‘Goodness personified’: Tributes to Pat Hume as book of condolence opens in Derry

‘Pat was absolutely everything everyone has said and much, much more’ – former mayor

Many tributes have been paid to Pat Hume since her death, and all of them are true, SDLP councillor and former mayor of Derry John Boyle has said.

"Pat was absolutely everything everyone has said and much, much more," said a clearly emotional Mr Boyle. "She was like a mum to me. My mother was at school with her and I've known her since I was a child, when she was Mrs Hume who lived round the corner.

“Whenever you were with her, you knew you were with a friend. I loved her.”

The wife of the former SDLP leader and Nobel peace prize winner John Hume, Mrs Hume died at home on Thursday following a short illness.


By her husband's side for six decades until his death in August of last year, she was his rock and his most trusted political adviser; his "guiding light" without whom there "there would have been no peace process in Ireland, " SDLP leader Colum Eastwood said.

Members of the party were among the first to sign the book of condolence which was opened at Derry's Guildhall on Friday by the city's mayor, Graham Warke of the DUP.

“Pat was a good family friend to my parents and she was such a lady, a beautiful woman,” said Mr Warke. “It didn’t matter what religion you were – I don’t think that ever came into it for Pat – she just saw the goodness in people.

“The city is in a lot better place now, and I have no doubt it has a lot to do with what John and Pat did,” he said. “The book of condolence, and everything that’s been said, it shows what she meant to a lot of people throughout the city and the world.”

Outside in Guildhall Square, that view was repeated. “Goodness personified,” was how one woman described Mrs Hume, with another individual praising her “steadfastness” during difficult personal times, not least attacks on the family home.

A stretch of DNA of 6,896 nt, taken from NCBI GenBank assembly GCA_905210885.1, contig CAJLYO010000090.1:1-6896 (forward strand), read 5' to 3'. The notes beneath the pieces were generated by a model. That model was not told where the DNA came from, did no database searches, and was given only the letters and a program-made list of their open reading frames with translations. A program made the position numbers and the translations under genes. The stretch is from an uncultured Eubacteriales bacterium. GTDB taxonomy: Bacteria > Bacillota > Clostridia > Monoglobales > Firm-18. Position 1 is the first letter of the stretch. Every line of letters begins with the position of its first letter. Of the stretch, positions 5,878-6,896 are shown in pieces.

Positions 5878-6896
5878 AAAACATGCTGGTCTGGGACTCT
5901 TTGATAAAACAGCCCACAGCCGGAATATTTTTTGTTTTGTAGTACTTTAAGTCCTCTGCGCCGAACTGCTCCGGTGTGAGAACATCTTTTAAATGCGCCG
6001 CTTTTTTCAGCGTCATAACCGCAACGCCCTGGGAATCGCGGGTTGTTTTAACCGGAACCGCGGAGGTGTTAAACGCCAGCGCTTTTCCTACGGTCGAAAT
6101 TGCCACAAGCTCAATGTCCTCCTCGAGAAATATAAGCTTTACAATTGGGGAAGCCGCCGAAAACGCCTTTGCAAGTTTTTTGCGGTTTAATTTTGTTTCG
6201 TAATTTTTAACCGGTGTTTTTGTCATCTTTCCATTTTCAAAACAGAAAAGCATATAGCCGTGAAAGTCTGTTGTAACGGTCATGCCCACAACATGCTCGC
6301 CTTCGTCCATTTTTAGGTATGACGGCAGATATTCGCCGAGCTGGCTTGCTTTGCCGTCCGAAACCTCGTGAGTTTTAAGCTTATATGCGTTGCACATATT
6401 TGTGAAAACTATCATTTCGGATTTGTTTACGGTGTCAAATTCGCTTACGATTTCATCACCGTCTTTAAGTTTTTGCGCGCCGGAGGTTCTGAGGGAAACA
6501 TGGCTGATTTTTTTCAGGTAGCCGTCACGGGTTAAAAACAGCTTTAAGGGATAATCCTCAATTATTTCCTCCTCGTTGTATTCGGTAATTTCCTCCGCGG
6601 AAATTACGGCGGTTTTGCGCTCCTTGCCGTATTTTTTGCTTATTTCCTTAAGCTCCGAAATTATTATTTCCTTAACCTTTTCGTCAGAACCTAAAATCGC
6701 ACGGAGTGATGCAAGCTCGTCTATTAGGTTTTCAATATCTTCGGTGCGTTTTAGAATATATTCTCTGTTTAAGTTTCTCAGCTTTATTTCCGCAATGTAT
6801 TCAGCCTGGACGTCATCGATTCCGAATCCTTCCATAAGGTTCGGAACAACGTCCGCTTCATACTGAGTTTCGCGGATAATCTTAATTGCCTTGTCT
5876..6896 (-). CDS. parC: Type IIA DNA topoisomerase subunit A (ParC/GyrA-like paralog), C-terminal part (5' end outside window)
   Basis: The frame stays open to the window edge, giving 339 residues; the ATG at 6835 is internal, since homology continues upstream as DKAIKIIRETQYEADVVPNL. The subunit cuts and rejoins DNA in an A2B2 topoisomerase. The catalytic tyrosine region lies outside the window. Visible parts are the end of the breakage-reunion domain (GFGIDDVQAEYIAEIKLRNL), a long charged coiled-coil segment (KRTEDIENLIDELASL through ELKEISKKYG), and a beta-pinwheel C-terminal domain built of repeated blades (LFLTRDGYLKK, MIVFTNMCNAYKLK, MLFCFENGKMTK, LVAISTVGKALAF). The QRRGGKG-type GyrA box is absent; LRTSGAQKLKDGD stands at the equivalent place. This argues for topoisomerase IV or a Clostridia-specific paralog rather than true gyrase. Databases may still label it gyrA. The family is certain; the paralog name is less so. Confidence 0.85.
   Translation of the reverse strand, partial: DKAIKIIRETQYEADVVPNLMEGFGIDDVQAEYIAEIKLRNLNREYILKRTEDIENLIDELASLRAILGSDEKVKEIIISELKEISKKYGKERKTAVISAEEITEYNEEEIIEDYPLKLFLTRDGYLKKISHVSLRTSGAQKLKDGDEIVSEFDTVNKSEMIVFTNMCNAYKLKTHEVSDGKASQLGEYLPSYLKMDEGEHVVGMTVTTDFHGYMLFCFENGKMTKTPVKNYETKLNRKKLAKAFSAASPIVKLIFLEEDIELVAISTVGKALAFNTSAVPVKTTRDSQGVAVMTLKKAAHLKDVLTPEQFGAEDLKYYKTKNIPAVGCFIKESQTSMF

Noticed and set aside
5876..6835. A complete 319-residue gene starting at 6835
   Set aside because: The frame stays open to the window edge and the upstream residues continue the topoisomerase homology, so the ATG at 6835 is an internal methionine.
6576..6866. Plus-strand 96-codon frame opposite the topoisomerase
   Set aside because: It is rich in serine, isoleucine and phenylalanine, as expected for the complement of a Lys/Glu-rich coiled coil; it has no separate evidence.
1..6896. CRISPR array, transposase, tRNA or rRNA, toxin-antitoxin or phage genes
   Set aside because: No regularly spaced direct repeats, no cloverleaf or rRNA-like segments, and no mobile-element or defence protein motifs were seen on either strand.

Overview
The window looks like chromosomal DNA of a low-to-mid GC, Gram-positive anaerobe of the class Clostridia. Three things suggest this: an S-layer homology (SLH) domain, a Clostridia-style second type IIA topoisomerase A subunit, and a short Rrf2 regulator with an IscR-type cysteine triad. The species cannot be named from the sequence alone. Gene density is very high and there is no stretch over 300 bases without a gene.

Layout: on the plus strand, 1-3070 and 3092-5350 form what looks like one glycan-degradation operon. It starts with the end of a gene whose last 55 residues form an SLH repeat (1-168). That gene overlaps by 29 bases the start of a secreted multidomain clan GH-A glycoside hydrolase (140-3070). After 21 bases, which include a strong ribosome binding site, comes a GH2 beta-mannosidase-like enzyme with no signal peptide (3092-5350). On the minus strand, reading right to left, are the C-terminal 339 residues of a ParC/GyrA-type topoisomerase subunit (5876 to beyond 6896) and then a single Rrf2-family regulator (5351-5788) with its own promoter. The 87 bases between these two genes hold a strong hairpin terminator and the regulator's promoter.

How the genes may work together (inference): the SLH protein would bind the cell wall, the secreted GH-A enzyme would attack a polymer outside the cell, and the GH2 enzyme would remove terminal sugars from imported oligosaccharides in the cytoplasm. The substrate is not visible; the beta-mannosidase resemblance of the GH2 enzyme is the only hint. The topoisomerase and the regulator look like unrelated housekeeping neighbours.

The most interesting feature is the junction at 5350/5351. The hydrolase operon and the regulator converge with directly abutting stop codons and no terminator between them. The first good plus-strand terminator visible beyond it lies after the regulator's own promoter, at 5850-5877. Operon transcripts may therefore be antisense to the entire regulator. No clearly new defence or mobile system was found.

“The Humes were part of the fabric of Derry, just wonderful people,” said Tony Hallows. “What they achieved, he couldn’t have achieved that without her.”

"She was the backbone of him," said Margaret Makowski. "He might have been the sailor of the ship but she was the second mate, she was the one steering the ship, and they had so much love and affection not only for each other but also for the city.

“Pat tried to unite the city as best she could, she was just a true Christian, the sort of person people, especially young ones, should try to aspire to. There are very few of such people left.”

The Bishop of Derry, Donal McKeown, said that in many ways Mrs Hume’s death “marks the end of an era” .

He said people felt sadness for the Hume family, but also over the loss of a "wonderful partnership" in which they shared a passion for equality and justice that was in itself a template for what Northern Ireland could be.

“They did so much more together than they ever could have done individually.”

The bishop said his last memory of Mrs Hume was at her husband’s first anniversary Mass in August.

“She slipped off quietly at the end, she just wanted to go home again, and that was a sign and a symbol perhaps of the woman she was - a local woman, with her family around her, who lived a life of dedication to bettering this society.”

Freya McClements

Freya McClements

Freya McClements is Northern Editor of The Irish Times